A Prayer of Nehemiah1 ▼
▼ In ancient Judaism Ezra and Nehemiah were regarded as a single book with dual authorship. According to the Talmud, “Ezra wrote his book” (b. Bava Batra 15a). The Gemara then asks and answers, “And who finished it? Nehemiah the son of Hacaliah.” Accordingly, the two are joined in the Leningrad Codex (ca. A.D. 1008), the manuscript upon which modern printed editions of the Hebrew Bible (e.g., BHK and BHS) are based.These are the words of Nehemiah ▼
▼ The name Nehemiah in Hebrew (נְחֶמְיָה, nekhemyah) means “the LORD comforts.”son of Hacaliah:
It so happened that in the month of Kislev, in the twentieth year, ▼ I was in Susa ▼
▼ Heb “Shushan.”the citadel. 2 Hanani, who was one of my relatives, ▼
▼ Heb “brothers.”along with some of the men from Judah, came to me, ▼
▼ The Hebrew text does not include the words “to me”; these words were supplied in the translation for the sake of clarity.and I asked them about the Jews who had escaped and had survived the exile, and about Jerusalem. ▼
3 They said to me, “The remnant that remains from the exile there in the province are experiencing considerable ▼
▼ Heb “great.”adversity and reproach. The wall of Jerusalem lies breached, and its gates have been burned down!” ▼
4 When I heard these things I sat down abruptly, ▼
▼ Heb “sat down.” Context suggests that this was a rather sudden action, resulting from the emotional shock of the unpleasant news, so “abruptly” has been supplied in the present translation.crying and mourning for several days. I continued fasting and praying before the God of heaven. 5 Then I said, “Please, O LORD God of heaven, great and awesome God, who keeps his loving covenant ▼
▼ Heb “the covenant and loyal love.” The phrase is a hendiadys: the first noun retains its full nominal sense, while the second noun functions adjectivally (“loyal love” = loving). Alternately, the first might function adjectivally and the second noun function as the noun: “covenant and loyal love” = covenant fidelity (see Neh 9:32).with those who love him and obey ▼ his commandments, 6 may your ear be attentive and your eyes be open to hear the prayer of your servant that I am praying to you today throughout both day and night on behalf of your servants the Israelites. I am confessing the sins of the Israelites that we have committed ▼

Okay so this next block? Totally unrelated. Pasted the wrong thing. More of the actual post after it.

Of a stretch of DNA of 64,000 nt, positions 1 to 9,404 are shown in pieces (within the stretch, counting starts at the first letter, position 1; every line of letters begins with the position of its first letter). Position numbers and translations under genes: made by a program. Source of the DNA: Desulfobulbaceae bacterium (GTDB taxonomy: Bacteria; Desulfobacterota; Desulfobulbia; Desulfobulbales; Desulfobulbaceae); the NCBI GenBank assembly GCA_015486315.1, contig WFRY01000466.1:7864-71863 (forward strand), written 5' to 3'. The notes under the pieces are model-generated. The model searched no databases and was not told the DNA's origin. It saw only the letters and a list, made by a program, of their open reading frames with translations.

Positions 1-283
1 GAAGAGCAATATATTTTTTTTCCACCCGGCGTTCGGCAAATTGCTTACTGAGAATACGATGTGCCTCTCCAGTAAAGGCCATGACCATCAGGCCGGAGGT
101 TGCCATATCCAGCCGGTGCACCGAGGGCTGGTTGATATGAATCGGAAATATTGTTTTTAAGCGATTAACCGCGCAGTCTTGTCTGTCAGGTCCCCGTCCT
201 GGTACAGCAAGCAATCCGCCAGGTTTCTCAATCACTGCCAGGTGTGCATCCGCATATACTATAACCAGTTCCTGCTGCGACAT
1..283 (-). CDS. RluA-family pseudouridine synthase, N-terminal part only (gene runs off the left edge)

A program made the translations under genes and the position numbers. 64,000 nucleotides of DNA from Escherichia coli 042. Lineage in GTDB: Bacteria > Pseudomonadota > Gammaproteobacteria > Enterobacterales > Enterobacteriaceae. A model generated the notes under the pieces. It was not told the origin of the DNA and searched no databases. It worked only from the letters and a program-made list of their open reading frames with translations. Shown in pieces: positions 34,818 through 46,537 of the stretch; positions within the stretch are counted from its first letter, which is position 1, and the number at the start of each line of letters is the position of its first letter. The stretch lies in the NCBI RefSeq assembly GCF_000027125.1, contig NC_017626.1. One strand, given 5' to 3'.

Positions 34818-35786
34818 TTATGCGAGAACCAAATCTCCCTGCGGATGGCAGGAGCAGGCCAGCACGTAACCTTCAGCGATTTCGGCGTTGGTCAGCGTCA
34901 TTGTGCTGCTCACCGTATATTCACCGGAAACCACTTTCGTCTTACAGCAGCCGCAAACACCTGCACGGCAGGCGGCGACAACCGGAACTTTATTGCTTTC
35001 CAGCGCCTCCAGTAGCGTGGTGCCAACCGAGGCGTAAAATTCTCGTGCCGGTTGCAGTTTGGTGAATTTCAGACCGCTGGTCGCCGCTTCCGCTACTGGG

▼ Heb “have sinned.” For stylistic reasons – to avoid redundancy in English – this was translated as “committed.”against you – both I myself and my family ▼
▼ Heb “the house of my father.”have sinned. 7 We have behaved corruptly against you, not obeying the commandments, the statutes, and the judgments that you commanded your servant Moses. 8 Please recall the word you commanded your servant Moses: ‘If you act unfaithfully, I will scatter you among the nations. ▼
▼ Heb “peoples.”9 But if you repent ▼
▼ Heb “turn to me.”and obey ▼ my commandments and do them, then even if your dispersed people are in the most remote location, ▼
▼ Heb “at the end of the heavens.”I will gather them from there and bring them to the place I have chosen for my name to reside.’ 10 They are your servants and your people, whom you have redeemed by your mighty strength and by your powerful hand. 11 Please, ▼
▼ The interjection אָנָּא (’anna’) is an emphatic term of entreaty: “please!” (BDB 58 s.v.; HALOT 69-70 s.v.). This term is normally reserved for pleas for mercy from God in life-and-death situations (2 Kgs 20:3 = Isa 38:3; Pss 116:4; 118:25; Jonah 1:14; 4:2) and for forgiveness of heinous sins that would result or have resulted in severe judgment from God (Exod 32:31; Dan 9:4; Neh 1:5, 11).O Lord, listen attentively ▼
▼ Heb “let your ear be attentive.”to the prayer of your servant and to the prayer of your servants who take pleasure in showing respect ▼
▼ Heb “fear.”to your name. Grant your servant success today and show compassion to me ▼
▼ Heb “grant compassion.” The words “to me” are supplied in the translation for the sake of smoothness and style in English.in the presence of this man.”
▼ The vav (ו) on וַאֲנִי (va’ani, “Now, I”) introduces a disjunctive parenthetical clause that provides background information to the reader.I was cupbearer for the king.
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